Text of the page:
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Saturday 20 November 2010

Ireleth & Askam St Peter's

Grace recently asked for a pic of the memorial inside St Peter's parish church, Ireleth ... Here it is ...

Askam & Ireleth war memorial committee's initial proposals, were wildly over ambitious at a time of financial restraint (!sounds familiar!). Eventually the trustees, probably through the offices of the Reverend Ridley, approached Mowbray and Company of London, an established firm of church furnishers, requesting a design for a memorial plaque. This was produced and displayed in the window of Askam co-operative society’s shop in Duke Street through the course of September 1920. On October 4, a special parish vestry meeting was called to discuss the sanctioning ‘or otherwise’ of a faculty for the placing of the plaque on the south wall of the nave of St Peter’s parish church. In chairing the meeting the vicar noted that both the design and the suggested location of the memorial had ‘the sanction and support’ of the relatives of the named dead. The proposal for the faculty was unanimously accepted.

The memorial of cast bronze mounted on a pale cream marble slab was installed in the church by John Baxter Riley of Sea-View, Ireleth; undertaker, sexton, monumental mason, joiner and parish clerk. The plaque was formally unveiled on Sunday, March 19, 1921 by Captain J. M. Challinor, M.C., of  ‘Nether Close’, Ireleth. It cost something in excess of £150 of which £101.14s had been raised by public subscription up to that time.  Challinor was the son in law of Henry Mellon, chair of the war memorial committee.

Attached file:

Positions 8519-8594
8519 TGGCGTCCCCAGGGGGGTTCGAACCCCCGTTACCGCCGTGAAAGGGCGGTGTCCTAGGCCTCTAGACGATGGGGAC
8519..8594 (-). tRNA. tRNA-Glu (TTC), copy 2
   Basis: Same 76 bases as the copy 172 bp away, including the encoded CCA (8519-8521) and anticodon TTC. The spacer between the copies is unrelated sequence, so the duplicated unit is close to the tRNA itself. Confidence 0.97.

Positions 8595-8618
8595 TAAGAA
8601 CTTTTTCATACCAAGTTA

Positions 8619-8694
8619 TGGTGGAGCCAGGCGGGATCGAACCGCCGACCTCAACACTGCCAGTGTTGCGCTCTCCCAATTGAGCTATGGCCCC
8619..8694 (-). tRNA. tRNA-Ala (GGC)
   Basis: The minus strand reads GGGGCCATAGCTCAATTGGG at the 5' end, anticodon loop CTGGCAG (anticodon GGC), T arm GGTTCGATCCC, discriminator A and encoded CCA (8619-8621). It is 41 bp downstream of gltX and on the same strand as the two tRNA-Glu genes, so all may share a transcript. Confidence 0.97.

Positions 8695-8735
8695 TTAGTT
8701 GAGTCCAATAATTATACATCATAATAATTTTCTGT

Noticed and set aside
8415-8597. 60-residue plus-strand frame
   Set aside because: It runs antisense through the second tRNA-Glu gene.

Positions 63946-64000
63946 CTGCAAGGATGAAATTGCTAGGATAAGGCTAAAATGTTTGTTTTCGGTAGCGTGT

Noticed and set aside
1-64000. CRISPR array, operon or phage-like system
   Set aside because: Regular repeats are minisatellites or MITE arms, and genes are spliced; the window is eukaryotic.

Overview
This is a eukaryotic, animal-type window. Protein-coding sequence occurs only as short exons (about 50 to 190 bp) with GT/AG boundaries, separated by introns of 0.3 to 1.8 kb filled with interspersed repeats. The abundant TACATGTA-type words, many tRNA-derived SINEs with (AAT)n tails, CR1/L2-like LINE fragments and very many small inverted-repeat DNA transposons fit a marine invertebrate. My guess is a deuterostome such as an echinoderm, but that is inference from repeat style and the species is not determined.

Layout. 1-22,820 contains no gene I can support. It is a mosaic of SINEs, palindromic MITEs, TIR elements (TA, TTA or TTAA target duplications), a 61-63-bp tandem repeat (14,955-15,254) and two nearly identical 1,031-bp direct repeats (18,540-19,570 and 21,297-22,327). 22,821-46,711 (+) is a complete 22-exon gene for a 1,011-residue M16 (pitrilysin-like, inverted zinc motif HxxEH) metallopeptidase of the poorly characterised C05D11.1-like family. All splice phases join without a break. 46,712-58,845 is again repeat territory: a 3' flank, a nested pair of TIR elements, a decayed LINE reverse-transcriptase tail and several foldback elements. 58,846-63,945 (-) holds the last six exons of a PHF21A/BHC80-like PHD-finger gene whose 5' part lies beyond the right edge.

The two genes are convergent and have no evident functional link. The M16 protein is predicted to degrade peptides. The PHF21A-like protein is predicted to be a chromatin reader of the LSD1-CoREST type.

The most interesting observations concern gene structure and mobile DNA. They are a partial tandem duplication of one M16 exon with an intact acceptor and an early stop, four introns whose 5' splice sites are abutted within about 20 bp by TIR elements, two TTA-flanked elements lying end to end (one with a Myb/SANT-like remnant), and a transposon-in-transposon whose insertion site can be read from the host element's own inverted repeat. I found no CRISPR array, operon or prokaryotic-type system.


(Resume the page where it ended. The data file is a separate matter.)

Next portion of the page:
Captain Johnson McMillan (Jack) Challinor was the son of Sam Challinor, the village doctor in the late 1800s. He had won the Military Cross serving with the King's Own Scottish Borderers at Hill 60 in 1915.

He was awarded the Military Cross for his actions during the Battle of St Julien on the 5th May, when the Battalion, part of a sorely depleted 13th Infantry Brigade, was ordered to retake a section of Hill 60 that had been retaken by the Germans. Two companies, 'C' and 'D' led the assault, but heavy fire forced them to retire to the trenches from which their attacks had been launched. However 2 platoons under the command of Lieutenant Challinor managed to gain a somewhat tenuous position, and stuck it out until only the officer and 3 men were left. This party only withdrew when the flanking forces were ordered to retire. He was promoted to Captain in May.

He  and his wife, Hilda, lost their son, Neil, to meningitis at new year 1919/20 when the boy was only 6 months old. He himself died in 1928 of heart failure, aged 41, and was buried in St Peter's churchyard.

1 comment:

Grace said...

Thanks so much for the photo of the plaque. I really appreciate it.(I am only just now seeing it because I only went back to look at the page where I left my previous comment/request, and today being Veterans' Day, I came back again).